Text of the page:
If you don’t know who Anthony Reynoso, Jr. is, just ask your second-grader.
The star of “Anthony Reynoso: Born to Rope,” a children’s book used nationwide to help teach critical reading skills to schoolchildren, is real.
He’s part of The Roping Reynosos, a Guadalupe family that will perform twice July 18 at libraries in Mesa. The performances, at 11 a.m. at Dobson Ranch Library and 2 p.m. at Main Library, are free.
“The group is my husband, Tony, our oldest son, Anthony Jr., our other son, Jeremy, and our daughter, Analise,” says clan mom Elizabeth Reynoso. “They’ve been performing for years and years. They all start at 3 or 4. I think that’s why they named the book ‘Born to Rope,’ because (Anthony) had no choice. They all had no choice.”
The family pastime — chronicled in the 1996 book about Anthony and his father — goes back four generations to her husband’s grandfather, a Mexican rancher.
“It’s called Floreo de Reata — Mexican rope tricks, but it’s more than tricks. It’s really an art,” says Elizabeth of the fancy Charro style roping, which can be done on the ground or on horseback. Each of the Reynoso children have learned the proud tradition, performing alongside dad Tony in Mexican rodeo attire two to three times a week January through May.
Mostly, they entertain at schools, where, Elizabeth says, children are always stunned to find Anthony, now 27, has grown up — and gotten married. In the book, he is a 9-year-old.
“But then they are so excited to see the story coming to life, they get past it,” she says.
Wednesday’s performances will feature Tony, along with Jeremy, 17, and Analise, 10.
“Jeremy and Analise are both left-handed, and they had to learn for the right, so it was even more complex for them,” says their mom.
Despite the 16 years since “Born to Rope’s” publication, the story is still in use in schools. Anthony has also done commercials for The Travel Channel. Years ago, he and Tony appeared in an episode of “Sesame Street” filmed at Corona Ranch in Laveen.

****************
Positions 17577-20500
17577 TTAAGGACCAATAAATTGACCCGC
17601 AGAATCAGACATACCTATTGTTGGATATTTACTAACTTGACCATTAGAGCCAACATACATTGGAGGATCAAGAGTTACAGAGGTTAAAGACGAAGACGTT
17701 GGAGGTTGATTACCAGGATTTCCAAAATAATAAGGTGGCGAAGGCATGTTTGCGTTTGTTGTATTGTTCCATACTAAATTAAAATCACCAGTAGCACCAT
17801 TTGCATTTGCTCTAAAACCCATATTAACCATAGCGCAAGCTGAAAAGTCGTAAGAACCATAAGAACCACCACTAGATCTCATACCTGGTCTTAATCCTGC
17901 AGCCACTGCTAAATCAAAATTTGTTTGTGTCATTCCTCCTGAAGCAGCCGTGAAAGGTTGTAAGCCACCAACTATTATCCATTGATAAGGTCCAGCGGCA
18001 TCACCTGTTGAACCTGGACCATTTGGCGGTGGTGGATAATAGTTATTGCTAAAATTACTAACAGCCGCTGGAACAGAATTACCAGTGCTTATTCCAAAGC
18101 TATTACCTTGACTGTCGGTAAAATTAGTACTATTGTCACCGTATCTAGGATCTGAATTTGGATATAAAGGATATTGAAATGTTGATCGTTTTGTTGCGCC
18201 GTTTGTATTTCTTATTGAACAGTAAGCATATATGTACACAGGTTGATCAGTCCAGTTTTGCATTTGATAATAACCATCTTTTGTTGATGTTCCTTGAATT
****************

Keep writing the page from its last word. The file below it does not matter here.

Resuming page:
“We get e-mails from Taiwan, Bolivia, Spain, Russia,” says Elizabeth, but the family seldom travels far and wide for performances.
“It’s much more of a tradition than a business,” says Elizabeth. “Our children still are continuing their education and their extra-curriculars. They’ve had the roping and the shows on the side, but it’s never gotten so big they couldn’t do other extra-curricular activities.”
Besides, Jeremy works as a bus boy on the weekends, something Anthony — who now runs his own landscaping business — also did at the other family enterprise: Arizona’s Casa Reynoso restaurants. The eateries were started by Tony’s parents.
If you go: The Roping Reynosos will appear twice July 18 at Mesa Public Libraries, first from 11 a.m. to noon at Dobson Ranch Branch Library, 2425 S. Dobson Road, and again 2 p.m. to 3 p.m. at Main Library, 64 E. First St. Performances are free. For information, call (480) 644-3441 or visit mesalibrary.org. They plan to perform in October at the Tempe Tareada.
Contact writer: (480) 898-6818 or firstname.lastname@example.org